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BIO - Benito Mussolini

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					Benito Mussolini
Background
Benito Amilcare Andrea Mussolini, (29 July 1883 - 28 April 1945) was an Italian
politician who led the National Fascist Party and is credited with being one of the key
figures in the creation of Fascism. He became the Prime Minister of Italy in 1922 and
                          began using the title Il Duce by 1925. After 1936, his official title was "His Excellency
                          Benito Mussolini, Head of Government, Duce of Fascism, and Founder of the
                          Empire.” Mussolini also created and held the supreme military rank of First Marshal of
                          the Empire along with King Victor Emmanuel III of Italy, which gave him and the
                          King joint supreme control over the military of Italy. Mussolini remained in power
                          until he was replaced in 1943; for a short period after this until his death, he was the
                          leader of the Italian Social Republic.

                         Mussolini was among the founders of Italian Fascism, which included elements of
                         nationalism, corporatism, national syndicalism, expansionism, social progress and anti-
                         communism in combination with censorship of subversives and state propaganda. In
                         the years following his creation of the fascist ideology, Mussolini influenced, or
                         achieved admiration from, a wide variety of political figures.

Rise to Power/Domestic Policies
Among the domestic achievements of Mussolini from the years 1924–1939 were: his public works programs
such as the taming of the Pontine Marshes, the improvement of job opportunities, and public transport. He is
also credited with securing economic success in Italy's colonies and commercial dependencies.

By the time Mussolini returned from Allied service in World War I, he had decided that socialism as a doctrine
had largely been a failure. In early 1918, Mussolini called for the emergence of a man "ruthless and energetic
enough to make a clean sweep" to revive the Italian nation. Much later in life Mussolini said he felt by 1919
"Socialism as a doctrine was already dead; it continued to exist only as a grudge".

An important factor in fascism gaining support in its earliest stages was the fact that claimed to oppose
discrimination based on social class and was strongly opposed to all forms of class war. Fascism instead
supported nationalist sentiments such as a strong unity, regardless of class, in the hopes of raising Italy up to the
levels of its great Roman past. The ideological basis for fascism came from a number of sources. Mussolini
utilized works of Plato, Georges Sorel, Nietzsche, and the socialist and economic ideas of Vilfredo Pareto, to
create fascism. Mussolini admired Plato's work, The Republic, which he often read for inspiration. The
Republic held a number of ideas that fascism promoted such as rule by an elite promoting the state as the
ultimate end, opposition to democracy, protecting the class system and promoting class collaboration, rejection
of egalitarianism, promoting the militarization of a nation by creating a class of warriors, demanding that
citizens perform civic duties in the interest of the state, and utilizing state intervention in education to promote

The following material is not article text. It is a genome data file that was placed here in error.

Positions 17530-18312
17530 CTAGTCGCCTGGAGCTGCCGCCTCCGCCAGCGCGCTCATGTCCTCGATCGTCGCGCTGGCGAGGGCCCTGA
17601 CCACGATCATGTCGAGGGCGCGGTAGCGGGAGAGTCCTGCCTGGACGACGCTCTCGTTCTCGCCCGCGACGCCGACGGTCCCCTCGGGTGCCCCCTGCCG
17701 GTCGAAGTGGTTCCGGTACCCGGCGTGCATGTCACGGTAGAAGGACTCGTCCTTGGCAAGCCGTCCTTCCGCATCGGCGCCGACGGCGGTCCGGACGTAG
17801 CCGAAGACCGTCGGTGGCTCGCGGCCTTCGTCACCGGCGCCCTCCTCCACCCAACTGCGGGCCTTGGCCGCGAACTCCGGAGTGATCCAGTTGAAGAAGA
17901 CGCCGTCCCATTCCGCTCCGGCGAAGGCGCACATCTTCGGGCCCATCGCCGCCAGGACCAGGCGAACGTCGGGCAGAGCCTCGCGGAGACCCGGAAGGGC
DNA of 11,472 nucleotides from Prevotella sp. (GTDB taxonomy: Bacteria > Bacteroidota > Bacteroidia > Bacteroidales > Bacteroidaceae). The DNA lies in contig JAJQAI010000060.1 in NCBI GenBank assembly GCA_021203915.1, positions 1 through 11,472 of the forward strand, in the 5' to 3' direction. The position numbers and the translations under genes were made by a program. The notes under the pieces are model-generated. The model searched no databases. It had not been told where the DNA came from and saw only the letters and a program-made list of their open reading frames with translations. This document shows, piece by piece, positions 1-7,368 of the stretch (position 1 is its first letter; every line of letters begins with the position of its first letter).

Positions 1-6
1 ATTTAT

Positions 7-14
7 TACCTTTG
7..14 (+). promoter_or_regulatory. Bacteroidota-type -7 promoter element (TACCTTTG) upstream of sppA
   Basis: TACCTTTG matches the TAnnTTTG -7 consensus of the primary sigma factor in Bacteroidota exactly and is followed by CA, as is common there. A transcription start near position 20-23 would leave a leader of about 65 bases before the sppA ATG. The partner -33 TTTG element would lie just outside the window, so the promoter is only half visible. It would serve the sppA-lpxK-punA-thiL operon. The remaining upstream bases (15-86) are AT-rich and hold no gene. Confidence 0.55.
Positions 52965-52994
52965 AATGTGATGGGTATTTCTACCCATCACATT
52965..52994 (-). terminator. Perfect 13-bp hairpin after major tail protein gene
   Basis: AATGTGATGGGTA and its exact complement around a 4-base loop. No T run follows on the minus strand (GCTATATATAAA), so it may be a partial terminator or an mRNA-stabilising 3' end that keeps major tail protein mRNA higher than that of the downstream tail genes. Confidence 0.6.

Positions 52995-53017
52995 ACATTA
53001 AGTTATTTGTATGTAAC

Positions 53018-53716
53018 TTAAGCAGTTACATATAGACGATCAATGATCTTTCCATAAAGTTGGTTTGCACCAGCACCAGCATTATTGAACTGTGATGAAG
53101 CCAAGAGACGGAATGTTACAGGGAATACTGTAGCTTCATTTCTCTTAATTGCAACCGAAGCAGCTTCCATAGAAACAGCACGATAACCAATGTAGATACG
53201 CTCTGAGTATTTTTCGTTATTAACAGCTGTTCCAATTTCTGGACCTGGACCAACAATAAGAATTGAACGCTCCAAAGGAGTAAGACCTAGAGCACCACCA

the creation of warriors and future rulers of the state.

The March on Rome was a coup d'état by which Mussolini's National Fascist Party came to power in Italy and
ousted Prime Minister Luigi Facta. The "march" took place in 1922 between 27–29 October. On 28 October
King Victor Emmanuel III refused his support to Facta and handed over power to Mussolini. Mussolini was
supported by the military, the business class, and the liberal right-wing.

Dictatorship
As Prime Minister, the first years of Mussolini's rule were characterized by a right-wing coalition government
composed of Fascists, nationalists, liberals and even two Catholic ministers from the Popular Party. The
Fascists made up a small minority in his original governments. Mussolini's domestic goal, however, was the
eventual establishment of a totalitarian state with himself as supreme leader (Il Duce) a message that was
articulated by the Fascist newspaper Il Popolo, which was now edited by Mussolini's brother, Arnaldo. To that
end, Mussolini obtained from the legislature dictatorial powers for one year (legal under the Italian constitution
of the time). He favored the complete restoration of state authority, with the integration of the Fasci di
Combattimento into the armed forces (the foundation in January 1923 of the Milizia Volontaria per la Sicurezza
Nazionale) and the progressive identification of the party with the state. In political and social economy, he
passed legislation that favored the wealthy industrial and agrarian classes (privatisations, liberalisations of rent
laws and dismantlement of the unions).

In June 1923, the government passed the Acerbo Law, which transformed Italy into a single national
constituency. It also granted a two-thirds majority of the seats in Parliament to the party or group of parties
which had obtained at least 25% of the votes. This law was applied in the elections of 6 April 1924. The
"national alliance", consisting of Fascists, most of the old Liberals and others, won 64% of the vote largely by
means of violence and voter intimidation. These tactics were especially prevalent in the south.
Squadristi violence

While failing to outline a coherent program, Fascism evolved into a new political and economic system that
combined totalitarianism, nationalism, anti-communism, anti-capitalism and anti-liberalism into a state
designed to bind all classes together under a corporatist system (the "Third Way"). This was a new system in
which the state seized control of the organization of vital industries. Under the banners of nationalism and state
power, Fascism seemed to synthesize the glorious Roman past with a futuristic utopia.

Police State
After taking power, Mussolini was often seen in military uniform

At various times after 1922, Mussolini personally took over the ministries of the interior, foreign affairs,
colonies, corporations, defense, and public works. Sometimes he held as many as seven departments
simultaneously, as well as the premiership. He was also head of the all-powerful Fascist Party and the armed
local fascist militia, the MVSN or "Blackshirts," who terrorized incipient resistances in the cities and provinces.